Director: Paul Feig
Writer: Emma Thompson, Bryony Kimmings
Based on: the Wham! song (kinda)
Cast: Emilia Clarke, Henry Golding, Michelle Yeoh, Emma Thompson, Boris Isakovic, Patti LuPone, Sue Perkins, Lydia Leonard
Seen on: 16.11.2019
Kate (Emilia Clarke) works as an elf in an all-year Christmas story run by Santa (Michelle Yeoh). She dreams of being a singer, but spends most of her time drinking, having random hook-ups and generally being a little flaky. She’s also technically homeless and distances herself from her family. That’s when she meets Tom (Henry Golding). She feels drawn to him, even though she also thinks he’s weird and she’s a little put off by his goody two shoes nature. But their connection is nevertheless undeniable.
Last Christmas is rather cute until it jumps the shark. I mean, it’s still enjoyable thanks to Clarke and Golding, but the big reveal did have me facepalming. A lot.
I expected Last Christmas to be a cheesy Christmas romance with a nice sense of humor. Given that it is written by Emma Thompson maybe I expected even a little more than that. And for the most part the film does deliver just that. It centers mostly on Kate and less on Tom and Clarke is a good lead – charming and funny – while Golding is excellent eye candy and an all-around nice guy.
I was wondering how the Wham! song played into the storyline though, given that it is kind of inspired by the music by George Michael and Wham! For a while I thought that the inspiration was more metaphorical. But then the big reveal taught me better – and I wish it hadn’t. I have a high threshold for cheesy, but this was just way too much for me. Instead of being touching and emotional, the ending made me cringe. Especially because there is a racial power dynamic here that is very uncomfortable.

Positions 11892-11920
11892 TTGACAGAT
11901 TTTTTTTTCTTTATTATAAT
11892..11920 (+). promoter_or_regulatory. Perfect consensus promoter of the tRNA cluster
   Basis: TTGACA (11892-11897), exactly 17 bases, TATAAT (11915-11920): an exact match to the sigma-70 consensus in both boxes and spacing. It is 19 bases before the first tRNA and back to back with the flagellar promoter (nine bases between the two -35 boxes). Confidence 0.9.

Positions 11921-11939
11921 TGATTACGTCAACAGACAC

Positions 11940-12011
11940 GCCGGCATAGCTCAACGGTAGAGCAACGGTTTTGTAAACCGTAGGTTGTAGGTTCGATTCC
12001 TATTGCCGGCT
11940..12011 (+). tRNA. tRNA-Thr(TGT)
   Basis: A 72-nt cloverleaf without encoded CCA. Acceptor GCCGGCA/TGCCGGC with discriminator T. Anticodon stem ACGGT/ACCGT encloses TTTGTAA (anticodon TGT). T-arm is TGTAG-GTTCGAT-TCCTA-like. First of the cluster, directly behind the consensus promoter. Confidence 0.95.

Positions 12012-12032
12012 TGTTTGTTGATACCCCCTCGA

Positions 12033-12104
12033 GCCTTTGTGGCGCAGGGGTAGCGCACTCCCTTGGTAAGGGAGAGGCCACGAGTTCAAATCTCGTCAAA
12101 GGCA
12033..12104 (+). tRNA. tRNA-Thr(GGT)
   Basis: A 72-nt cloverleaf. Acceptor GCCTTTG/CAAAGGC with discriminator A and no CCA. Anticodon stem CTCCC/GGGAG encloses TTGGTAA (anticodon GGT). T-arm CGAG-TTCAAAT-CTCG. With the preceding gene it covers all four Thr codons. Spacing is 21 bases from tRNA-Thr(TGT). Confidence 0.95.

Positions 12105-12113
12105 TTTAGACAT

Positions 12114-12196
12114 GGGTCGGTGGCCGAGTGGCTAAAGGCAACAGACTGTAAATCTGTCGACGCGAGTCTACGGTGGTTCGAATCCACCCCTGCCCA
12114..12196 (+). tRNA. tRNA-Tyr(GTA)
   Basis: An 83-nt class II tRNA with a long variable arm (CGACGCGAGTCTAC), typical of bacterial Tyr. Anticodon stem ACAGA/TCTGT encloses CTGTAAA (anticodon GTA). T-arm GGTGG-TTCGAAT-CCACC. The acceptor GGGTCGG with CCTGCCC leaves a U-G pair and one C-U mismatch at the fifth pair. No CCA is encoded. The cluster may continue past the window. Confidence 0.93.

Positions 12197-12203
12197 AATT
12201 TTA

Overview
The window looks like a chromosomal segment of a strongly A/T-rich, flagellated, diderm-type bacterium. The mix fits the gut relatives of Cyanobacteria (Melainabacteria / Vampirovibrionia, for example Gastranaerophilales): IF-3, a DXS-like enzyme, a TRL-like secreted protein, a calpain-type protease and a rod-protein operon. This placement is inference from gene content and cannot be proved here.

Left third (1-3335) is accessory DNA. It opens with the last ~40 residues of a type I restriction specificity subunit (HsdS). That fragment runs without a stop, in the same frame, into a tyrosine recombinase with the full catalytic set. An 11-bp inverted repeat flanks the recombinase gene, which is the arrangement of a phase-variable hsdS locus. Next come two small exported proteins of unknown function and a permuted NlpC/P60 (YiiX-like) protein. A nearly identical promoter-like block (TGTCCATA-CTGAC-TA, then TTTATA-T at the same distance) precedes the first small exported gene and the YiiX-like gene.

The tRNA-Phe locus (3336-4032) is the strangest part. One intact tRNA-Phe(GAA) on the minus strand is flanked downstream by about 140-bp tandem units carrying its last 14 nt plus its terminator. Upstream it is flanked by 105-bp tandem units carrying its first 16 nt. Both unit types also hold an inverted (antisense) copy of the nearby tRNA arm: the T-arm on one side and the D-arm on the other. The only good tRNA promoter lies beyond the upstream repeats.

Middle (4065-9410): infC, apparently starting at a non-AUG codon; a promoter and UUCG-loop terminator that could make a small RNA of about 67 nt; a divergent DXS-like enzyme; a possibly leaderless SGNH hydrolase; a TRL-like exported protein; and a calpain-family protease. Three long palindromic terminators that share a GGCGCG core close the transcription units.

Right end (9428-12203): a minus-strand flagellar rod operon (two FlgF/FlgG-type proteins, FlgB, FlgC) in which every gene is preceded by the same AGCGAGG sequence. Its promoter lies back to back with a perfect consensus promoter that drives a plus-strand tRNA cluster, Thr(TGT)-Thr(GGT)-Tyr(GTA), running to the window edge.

I’m also not sure about Emma Thompson’s role als Kate’s mother. As much as I love Thompson, the family’s Yugoslavian background (I’m not sure if they spelled it out more concretely whether they’re Serbian, Bosnian, … and I forgot, but I think they never mention it) plays a huge part in her characterization – and it would have been nice if somebody who actually was from former Yugoslavia and lived through the role (and spoke the language) had gotten to play it. That way it may have felt a little less like a stereotype.
Despite those things, for the longest time the film was entertaining as expected. I like George Michael’s music, there were some nice jokes and some sweet moments. Maybe you’ll be better able to stomach that ending than I was – in that case, you’ll probably enjoy the film a lot.
Summarizing: Expect the cheesiest thing imaginable, and if you still want to see it, go for it.